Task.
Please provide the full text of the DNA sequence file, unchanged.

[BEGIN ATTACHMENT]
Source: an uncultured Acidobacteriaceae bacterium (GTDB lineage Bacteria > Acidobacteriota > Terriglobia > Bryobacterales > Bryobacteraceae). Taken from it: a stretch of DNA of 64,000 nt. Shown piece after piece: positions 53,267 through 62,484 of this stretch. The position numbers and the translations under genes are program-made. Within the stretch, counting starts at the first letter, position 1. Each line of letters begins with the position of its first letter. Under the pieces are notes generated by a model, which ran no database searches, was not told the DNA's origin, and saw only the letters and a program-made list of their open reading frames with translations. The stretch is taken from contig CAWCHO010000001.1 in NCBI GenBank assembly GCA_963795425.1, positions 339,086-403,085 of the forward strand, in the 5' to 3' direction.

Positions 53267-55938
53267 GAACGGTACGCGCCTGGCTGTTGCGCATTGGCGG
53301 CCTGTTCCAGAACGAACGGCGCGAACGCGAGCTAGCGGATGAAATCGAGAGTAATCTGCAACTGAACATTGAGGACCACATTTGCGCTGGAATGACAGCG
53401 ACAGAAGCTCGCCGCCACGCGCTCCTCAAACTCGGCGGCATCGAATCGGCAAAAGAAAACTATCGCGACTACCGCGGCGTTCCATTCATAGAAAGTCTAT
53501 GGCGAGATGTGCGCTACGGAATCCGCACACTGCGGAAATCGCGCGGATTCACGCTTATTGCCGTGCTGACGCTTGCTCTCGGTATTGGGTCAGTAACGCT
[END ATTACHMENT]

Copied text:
Source: an uncultured Acidobacteriaceae bacterium (GTDB lineage Bacteria > Acidobacteriota > Terriglobia > Bryobacterales > Bryobacteraceae). Taken from it: a stretch of DNA of 64,000 nt. Shown piece after piece: positions 53,267 through 62,484 of this stretch. The position numbers and the translations under genes are program-made. Within the stretch, counting starts at the first letter, position 1. Each line of letters begins with the position of its first letter. Under the pieces are notes generated by a model, which ran no database searches, was not told the DNA's origin, and saw only the letters and a program-made list of their open reading frames with translations. The stretch is taken from contig CAWCHO010000001.1 in NCBI GenBank assembly GCA_963795425.1, positions 339,086-403,085 of the forward strand, in the 5' to 3' direction.

Positions 53267-55938
53267 GAACGGTACGCGCCTGGCTGTTGCGCATTGGCGG
53301 CCTGTTCCAGAACGAACGGCGCGAACGCGAGCTAGCGGATGAAATCGAGAGTAATCTGCAACTGAACATTGAGGACCACATTTGCGCTGGAATGACAGCG
53401 ACAGAAGCTCGCCGCCACGCGCTCCTCAAACTCGGCGGCATCGAATCGGCAAAAGAAAACTATCGCGACTACCGCGGCGTTCCATTCATAGAAAGTCTAT
53501 GGCGAGATGTGCGCTACGGAATCCGCACACTGCGGAAATCGCGCGGATTCACGCTTATTGCCGTGCTGACGCTTGCTCTCGGTATTGGGTCAGTAACGCT